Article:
School taxis for children with special needs cancelled due to driver shortages in Newcastle

A driver shortage is forcing home to school transport services for children with special needs to be cancelled at short notice. Credit: ITV Tyne Tees

A driver shortage is forcing home to school transport services for children with special needs to be cancelled at short notice, families have been warned.

City council chiefs have confirmed they are having to axe some taxis taking youngsters with special educational needs and disabilities (SEND) to and from school.

Bosses say that, while transport was arranged for all children who need it across the city prior to the start of the new school year, the local authority’s providers have been "unable to deliver due to a lack of drivers".

In an email seen by the Local Democracy Reporting Service, children’s services director Cath McEvoy-Carr reveals the difficulties finding drivers and says the council must cancel on families rather than offer a "sub-standard service" with staff who are not specifically trained and qualified for SEND work.

The council said that only around 3% of its planned journeys are having to be withdrawn, though the number changes each day, out of the 1,016 eligible children in the city.

Parents affected by the short-notice disruption have also been told not to make multiple calls to the council’s helpline because civic centre staff are "struggling" with the volume of enquiries.

A spokesperson for Newcastle City Council said: "Our SEND home to school transport service is under extreme pressure at the moment and unfortunately we are currently unable to provide some of our planned services.

"We have contacted schools and families affected to inform them of the situation, which is caused by a shortage of available drivers and transport assistants who are properly trained, qualified and approved to undertake these important roles. This situation is not unique to Newcastle, with other local councils in the North East and elsewhere facing similar circumstances.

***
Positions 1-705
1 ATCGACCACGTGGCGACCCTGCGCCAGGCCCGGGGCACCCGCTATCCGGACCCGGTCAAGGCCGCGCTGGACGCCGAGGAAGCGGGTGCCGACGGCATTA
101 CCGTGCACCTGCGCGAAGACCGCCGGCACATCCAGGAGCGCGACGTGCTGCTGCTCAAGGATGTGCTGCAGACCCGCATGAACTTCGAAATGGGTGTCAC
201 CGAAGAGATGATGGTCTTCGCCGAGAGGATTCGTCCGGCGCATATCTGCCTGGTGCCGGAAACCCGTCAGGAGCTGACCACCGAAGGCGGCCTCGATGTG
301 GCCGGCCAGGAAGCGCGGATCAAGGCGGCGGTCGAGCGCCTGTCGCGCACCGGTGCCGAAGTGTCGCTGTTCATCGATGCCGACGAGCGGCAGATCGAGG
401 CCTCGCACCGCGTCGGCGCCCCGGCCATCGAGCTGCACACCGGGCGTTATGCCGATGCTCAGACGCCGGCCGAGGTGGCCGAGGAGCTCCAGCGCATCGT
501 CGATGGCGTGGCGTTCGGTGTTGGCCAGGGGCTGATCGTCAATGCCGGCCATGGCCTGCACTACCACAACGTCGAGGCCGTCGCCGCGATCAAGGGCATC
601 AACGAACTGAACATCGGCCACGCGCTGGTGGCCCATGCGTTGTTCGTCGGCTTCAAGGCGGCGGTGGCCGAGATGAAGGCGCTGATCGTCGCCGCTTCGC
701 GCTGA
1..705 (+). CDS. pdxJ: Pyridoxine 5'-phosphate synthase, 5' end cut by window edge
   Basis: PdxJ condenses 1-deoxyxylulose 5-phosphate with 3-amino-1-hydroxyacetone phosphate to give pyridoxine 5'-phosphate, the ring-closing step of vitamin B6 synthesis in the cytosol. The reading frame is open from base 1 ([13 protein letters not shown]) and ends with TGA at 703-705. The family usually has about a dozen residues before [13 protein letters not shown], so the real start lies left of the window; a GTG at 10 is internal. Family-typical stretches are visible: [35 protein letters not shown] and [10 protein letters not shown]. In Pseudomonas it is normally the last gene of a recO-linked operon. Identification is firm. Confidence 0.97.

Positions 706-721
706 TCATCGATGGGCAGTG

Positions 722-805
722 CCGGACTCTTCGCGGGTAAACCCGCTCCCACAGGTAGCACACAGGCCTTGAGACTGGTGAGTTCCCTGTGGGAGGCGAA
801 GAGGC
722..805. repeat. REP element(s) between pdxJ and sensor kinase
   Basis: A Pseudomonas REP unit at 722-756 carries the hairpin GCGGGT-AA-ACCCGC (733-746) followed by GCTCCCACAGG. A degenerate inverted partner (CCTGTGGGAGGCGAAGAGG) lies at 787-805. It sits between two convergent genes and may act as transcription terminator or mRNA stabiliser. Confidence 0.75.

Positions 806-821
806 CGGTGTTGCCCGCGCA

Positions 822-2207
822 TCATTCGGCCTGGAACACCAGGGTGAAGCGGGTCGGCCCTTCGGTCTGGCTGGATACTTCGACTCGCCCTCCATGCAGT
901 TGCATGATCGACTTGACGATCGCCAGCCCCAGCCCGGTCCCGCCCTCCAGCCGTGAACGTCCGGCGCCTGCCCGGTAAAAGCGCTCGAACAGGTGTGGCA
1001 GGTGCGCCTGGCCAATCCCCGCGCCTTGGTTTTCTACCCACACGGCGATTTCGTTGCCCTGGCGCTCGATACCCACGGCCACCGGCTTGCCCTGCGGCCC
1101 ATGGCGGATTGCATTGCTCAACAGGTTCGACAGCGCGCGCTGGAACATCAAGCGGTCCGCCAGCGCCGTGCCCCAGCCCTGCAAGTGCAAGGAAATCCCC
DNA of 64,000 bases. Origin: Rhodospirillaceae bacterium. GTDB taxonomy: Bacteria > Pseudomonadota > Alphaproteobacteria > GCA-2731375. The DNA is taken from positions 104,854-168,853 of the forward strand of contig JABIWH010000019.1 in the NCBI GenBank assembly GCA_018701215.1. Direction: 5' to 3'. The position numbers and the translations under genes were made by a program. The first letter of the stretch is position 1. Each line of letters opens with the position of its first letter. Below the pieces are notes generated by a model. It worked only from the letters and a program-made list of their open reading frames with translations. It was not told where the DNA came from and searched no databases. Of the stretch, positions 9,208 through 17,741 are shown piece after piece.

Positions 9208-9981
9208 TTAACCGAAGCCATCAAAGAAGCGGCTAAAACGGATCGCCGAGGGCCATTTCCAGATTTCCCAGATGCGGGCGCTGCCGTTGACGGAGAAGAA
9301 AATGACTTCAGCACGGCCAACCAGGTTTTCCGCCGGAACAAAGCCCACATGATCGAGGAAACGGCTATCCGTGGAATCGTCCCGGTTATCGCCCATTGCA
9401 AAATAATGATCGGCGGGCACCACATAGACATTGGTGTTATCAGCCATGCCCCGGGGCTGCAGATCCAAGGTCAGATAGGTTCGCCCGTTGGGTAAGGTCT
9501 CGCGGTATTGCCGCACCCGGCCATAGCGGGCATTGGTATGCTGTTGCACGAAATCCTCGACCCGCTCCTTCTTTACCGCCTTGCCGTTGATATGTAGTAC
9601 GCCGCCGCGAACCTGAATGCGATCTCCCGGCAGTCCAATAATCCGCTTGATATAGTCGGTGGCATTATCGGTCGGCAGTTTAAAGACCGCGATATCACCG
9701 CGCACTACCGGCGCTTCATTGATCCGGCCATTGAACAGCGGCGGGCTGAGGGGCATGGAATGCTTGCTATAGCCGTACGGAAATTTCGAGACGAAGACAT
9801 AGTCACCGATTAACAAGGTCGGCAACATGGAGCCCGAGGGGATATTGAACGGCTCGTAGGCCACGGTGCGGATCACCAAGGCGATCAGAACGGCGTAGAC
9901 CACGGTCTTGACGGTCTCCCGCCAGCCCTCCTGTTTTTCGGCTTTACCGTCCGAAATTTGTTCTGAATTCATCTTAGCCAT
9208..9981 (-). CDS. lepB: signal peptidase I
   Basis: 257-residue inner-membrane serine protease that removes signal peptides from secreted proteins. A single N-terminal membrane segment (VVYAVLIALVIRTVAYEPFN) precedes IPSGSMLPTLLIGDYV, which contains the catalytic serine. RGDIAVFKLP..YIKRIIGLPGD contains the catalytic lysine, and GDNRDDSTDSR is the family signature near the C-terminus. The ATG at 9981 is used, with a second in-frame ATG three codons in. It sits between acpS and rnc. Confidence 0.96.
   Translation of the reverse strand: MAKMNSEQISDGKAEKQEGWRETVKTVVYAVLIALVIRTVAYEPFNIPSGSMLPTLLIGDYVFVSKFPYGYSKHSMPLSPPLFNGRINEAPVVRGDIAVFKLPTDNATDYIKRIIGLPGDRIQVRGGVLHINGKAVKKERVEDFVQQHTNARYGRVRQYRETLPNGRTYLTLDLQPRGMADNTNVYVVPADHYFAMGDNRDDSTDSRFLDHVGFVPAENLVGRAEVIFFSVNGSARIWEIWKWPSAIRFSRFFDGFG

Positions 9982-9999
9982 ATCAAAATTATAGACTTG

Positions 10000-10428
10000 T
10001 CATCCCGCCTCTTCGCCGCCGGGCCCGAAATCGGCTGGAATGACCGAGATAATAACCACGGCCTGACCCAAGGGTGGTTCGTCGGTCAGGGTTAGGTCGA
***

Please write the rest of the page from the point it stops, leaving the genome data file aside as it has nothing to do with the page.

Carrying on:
"This lack of suitable drivers and transport assistants has meant that, in the interests of the children and young people who use these services and their safety and wellbeing, we have had to make the difficult decision to temporarily withdraw some home to school transport services.

"We recognise that this will cause problems and concerns for families and we are making direct contact with those affected to look at what alternative short-term arrangements can be made.

"We apologise for any inconvenience and thank people for their patience while we seek to resolve these issues."

The city council has a legal duty to assist with travel arrangements for children aged five to 16 who have conditions that mean they could not be reasonably expected to walk to school – either by providing funding, a public transport permit, or putting on a mini-bus, people carrier or taxi service depending on the pupil’s needs.

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